With the world’s population burgeoning, especially in areas that are vulnerable to food safety issues, emerging pathogens present a set of new challenges to everyone in the food chain, such as food producers, food safety regulators, consumers and food microbiologists. Michael will highlight these issues and explain what responsibilities each of us has in ensuring that food is safe and what cooperative efforts we must all put towards attaining this objective.

Michael will cover the following areas during this webinar session:

o  Defining food safety

o  Risks and realities

o  Statistical reliability

o  New and emerging analytical technologies

o  The multiplicity of interacting factors

o  The changing landscape

o  Mitigating the risks.

FDA holds Cosmetic Manufacturers & distributors responsible for the safety and quality of their Cosmetics

Testing cosmetics before the FDA does it is a sound business strategy for cosmetic manufacturers. This is why: Cosmetic manufacturers and distributors are responsible for upholding the quality and safety standards set out by the FDA. This is a legal requirement on the part of players in the cosmetics industry. In order to ensure compliance with its safety and quality standards; the FDA routinely carries out its own analysis of cosmetics.

The regulatory agency is all the more proactive in carrying out its quality and safety checks on products that carry potential problems. It comes down heavily on such manufacturers by alerting consumers about the problem product. It also carries out regulatory and enforcement actions against such products and companies.

Another reason for which cosmetic products need to be tested thoroughly for their quality and safety is that although the FDA does not require cosmetic products and ingredients, except color additives, to get approved by the FDA before they enter the market; it has laws on how these cosmetic products need to be regulated in interstate commerce. This makes it necessary to comply with the FDA’s standards on cosmetic safety and quality.

One of the lines of defense for such companies is to carry out testing of their product themselves before they start selling it in the market. This is a sound practice that helps companies in the cosmetic industry avoid punitive actions from the FDA.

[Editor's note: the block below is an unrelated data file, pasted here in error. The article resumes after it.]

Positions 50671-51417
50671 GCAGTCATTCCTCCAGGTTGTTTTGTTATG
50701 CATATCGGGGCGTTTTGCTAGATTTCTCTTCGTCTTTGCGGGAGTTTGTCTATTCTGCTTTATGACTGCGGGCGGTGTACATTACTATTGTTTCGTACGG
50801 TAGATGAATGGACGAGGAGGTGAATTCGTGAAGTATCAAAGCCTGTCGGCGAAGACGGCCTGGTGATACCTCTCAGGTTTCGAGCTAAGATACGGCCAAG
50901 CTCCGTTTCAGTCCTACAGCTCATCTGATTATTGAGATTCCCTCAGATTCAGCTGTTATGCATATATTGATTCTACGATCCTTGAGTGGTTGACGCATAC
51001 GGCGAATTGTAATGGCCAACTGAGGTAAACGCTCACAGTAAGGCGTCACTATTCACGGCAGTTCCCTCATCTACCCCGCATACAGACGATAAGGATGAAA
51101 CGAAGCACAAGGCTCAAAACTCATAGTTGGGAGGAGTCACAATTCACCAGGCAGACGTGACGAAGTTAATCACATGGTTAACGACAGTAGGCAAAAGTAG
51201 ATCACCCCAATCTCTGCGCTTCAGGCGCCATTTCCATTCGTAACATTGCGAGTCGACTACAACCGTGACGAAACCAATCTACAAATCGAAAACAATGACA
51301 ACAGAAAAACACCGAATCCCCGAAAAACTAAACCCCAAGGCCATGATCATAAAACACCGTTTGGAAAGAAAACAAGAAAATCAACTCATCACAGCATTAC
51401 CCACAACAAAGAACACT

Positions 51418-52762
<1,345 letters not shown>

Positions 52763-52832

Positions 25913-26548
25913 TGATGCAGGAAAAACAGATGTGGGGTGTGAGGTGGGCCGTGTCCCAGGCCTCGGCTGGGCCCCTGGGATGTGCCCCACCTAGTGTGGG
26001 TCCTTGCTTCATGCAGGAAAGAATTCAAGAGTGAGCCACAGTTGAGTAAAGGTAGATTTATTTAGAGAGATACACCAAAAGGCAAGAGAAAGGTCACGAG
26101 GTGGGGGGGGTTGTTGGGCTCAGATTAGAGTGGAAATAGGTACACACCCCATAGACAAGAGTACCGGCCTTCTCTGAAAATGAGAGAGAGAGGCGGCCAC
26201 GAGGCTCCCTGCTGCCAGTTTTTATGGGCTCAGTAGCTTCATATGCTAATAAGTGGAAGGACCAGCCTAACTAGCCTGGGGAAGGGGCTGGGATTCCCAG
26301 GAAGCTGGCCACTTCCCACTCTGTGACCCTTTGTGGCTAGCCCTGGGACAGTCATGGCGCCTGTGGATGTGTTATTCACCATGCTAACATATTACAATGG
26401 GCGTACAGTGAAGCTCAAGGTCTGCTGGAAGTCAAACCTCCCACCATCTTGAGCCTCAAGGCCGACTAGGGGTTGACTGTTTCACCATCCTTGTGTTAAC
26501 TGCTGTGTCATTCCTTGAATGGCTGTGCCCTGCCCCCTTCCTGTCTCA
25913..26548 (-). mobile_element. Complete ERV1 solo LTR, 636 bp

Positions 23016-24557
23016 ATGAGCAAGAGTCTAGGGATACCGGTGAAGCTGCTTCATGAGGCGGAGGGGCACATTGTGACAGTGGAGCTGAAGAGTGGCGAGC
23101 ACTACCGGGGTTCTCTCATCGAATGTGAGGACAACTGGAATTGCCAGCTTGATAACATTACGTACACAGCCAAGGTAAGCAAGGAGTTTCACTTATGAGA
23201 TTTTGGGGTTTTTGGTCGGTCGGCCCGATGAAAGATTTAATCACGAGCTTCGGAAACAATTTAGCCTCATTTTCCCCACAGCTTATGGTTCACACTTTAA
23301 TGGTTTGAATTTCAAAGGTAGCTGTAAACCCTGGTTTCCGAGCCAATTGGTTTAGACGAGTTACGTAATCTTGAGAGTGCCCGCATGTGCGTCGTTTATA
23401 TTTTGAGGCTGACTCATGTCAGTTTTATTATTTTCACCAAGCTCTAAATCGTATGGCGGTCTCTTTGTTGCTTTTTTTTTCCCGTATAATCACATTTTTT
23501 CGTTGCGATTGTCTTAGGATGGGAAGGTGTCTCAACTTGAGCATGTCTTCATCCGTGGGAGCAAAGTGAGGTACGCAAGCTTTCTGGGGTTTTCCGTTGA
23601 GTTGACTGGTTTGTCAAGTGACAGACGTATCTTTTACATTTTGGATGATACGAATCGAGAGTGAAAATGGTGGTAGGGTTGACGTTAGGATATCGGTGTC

Getting the testing practice right

But then, this practice has to be inculcated in the right manner, or it serves little purpose. The ways of implementing the right methods for testing the quality and safety standards of cosmetics before they are distributed into the market will be taught at a webinar that is being organized by Compliance4All, a leading provider of professional trainings for all the areas of regulatory compliance.

At this webinar, the speaker is Rachelle D’Souza, who, as CEO of Regulatory Heights Inc., has successfully licensed various medical and consumer products and facilities with international regulatory authorities/agencies for multinational and start-up companies. The major learning Rachelle will offer at this webinar is the different ways by which to carry out practices that are prevalent in the cosmetic industry to help avoid enforcement actions from the FDA.

To gain knowledge of avoiding punitive actions from the FDA; please register for this webinar by visiting  Cosmetic Testing

Guidance on the FDA’s expectations

The important learning that this webinar will offer is that it will offer thorough guidance to cosmetic manufacturers and distributors, as also other entities such as color additive manufacturers and analytical and microbiological laboratories, on the recommendations and requirements that the FDA has with regard to the safety and quality testing of cosmetics.

In line with this topic, Rachelle will help participants explore important areas in this webinar, such as FDA considerations for microbiological testing, animal testing, potential contaminants, nanomaterials in cosmetics, cosmetic good manufacturing practices (GMP) compliance testing, shelf life/expiration dating, select cosmetic ingredients and color additive batch certification.